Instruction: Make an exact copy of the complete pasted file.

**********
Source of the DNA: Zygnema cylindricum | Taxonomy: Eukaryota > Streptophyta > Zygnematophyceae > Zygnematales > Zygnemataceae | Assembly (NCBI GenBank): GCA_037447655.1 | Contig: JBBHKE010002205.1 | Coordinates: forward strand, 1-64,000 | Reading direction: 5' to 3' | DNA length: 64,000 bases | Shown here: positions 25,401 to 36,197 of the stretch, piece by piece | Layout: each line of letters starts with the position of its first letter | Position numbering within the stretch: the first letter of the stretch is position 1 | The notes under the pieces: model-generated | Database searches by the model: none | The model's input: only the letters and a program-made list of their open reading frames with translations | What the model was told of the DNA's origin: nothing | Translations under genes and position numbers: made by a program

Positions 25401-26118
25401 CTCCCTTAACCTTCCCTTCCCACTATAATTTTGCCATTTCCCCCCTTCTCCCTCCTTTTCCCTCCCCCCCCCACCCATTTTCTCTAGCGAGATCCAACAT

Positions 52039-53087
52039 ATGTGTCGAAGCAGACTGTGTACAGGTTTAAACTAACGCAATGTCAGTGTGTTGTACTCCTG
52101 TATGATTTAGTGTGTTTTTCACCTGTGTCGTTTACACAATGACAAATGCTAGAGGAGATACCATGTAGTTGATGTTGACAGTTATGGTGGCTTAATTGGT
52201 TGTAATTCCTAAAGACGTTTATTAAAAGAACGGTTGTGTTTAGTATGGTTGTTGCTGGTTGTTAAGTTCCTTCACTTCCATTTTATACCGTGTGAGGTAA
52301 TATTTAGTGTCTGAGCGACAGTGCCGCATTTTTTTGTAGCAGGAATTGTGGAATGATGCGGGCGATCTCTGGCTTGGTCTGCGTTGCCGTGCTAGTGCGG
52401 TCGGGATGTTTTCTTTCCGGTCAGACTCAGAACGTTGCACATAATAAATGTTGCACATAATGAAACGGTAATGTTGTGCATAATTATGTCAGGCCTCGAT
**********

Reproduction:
Source of the DNA: Zygnema cylindricum | Taxonomy: Eukaryota > Streptophyta > Zygnematophyceae > Zygnematales > Zygnemataceae | Assembly (NCBI GenBank): GCA_037447655.1 | Contig: JBBHKE010002205.1 | Coordinates: forward strand, 1-64,000 | Reading direction: 5' to 3' | DNA length: 64,000 bases | Shown here: positions 25,401 to 36,197 of the stretch, piece by piece | Layout: each line of letters starts with the position of its first letter | Position numbering within the stretch: the first letter of the stretch is position 1 | The notes under the pieces: model-generated | Database searches by the model: none | The model's input: only the letters and a program-made list of their open reading frames with translations | What the model was told of the DNA's origin: nothing | Translations under genes and position numbers: made by a program

Positions 25401-26118
25401 CTCCCTTAACCTTCCCTTCCCACTATAATTTTGCCATTTCCCCCCTTCTCCCTCCTTTTCCCTCCCCCCCCCACCCATTTTCTCTAGCGAGATCCAACAT

Positions 52039-53087
52039 ATGTGTCGAAGCAGACTGTGTACAGGTTTAAACTAACGCAATGTCAGTGTGTTGTACTCCTG
52101 TATGATTTAGTGTGTTTTTCACCTGTGTCGTTTACACAATGACAAATGCTAGAGGAGATACCATGTAGTTGATGTTGACAGTTATGGTGGCTTAATTGGT
52201 TGTAATTCCTAAAGACGTTTATTAAAAGAACGGTTGTGTTTAGTATGGTTGTTGCTGGTTGTTAAGTTCCTTCACTTCCATTTTATACCGTGTGAGGTAA
52301 TATTTAGTGTCTGAGCGACAGTGCCGCATTTTTTTGTAGCAGGAATTGTGGAATGATGCGGGCGATCTCTGGCTTGGTCTGCGTTGCCGTGCTAGTGCGG
52401 TCGGGATGTTTTCTTTCCGGTCAGACTCAGAACGTTGCACATAATAAATGTTGCACATAATGAAACGGTAATGTTGTGCATAATTATGTCAGGCCTCGAT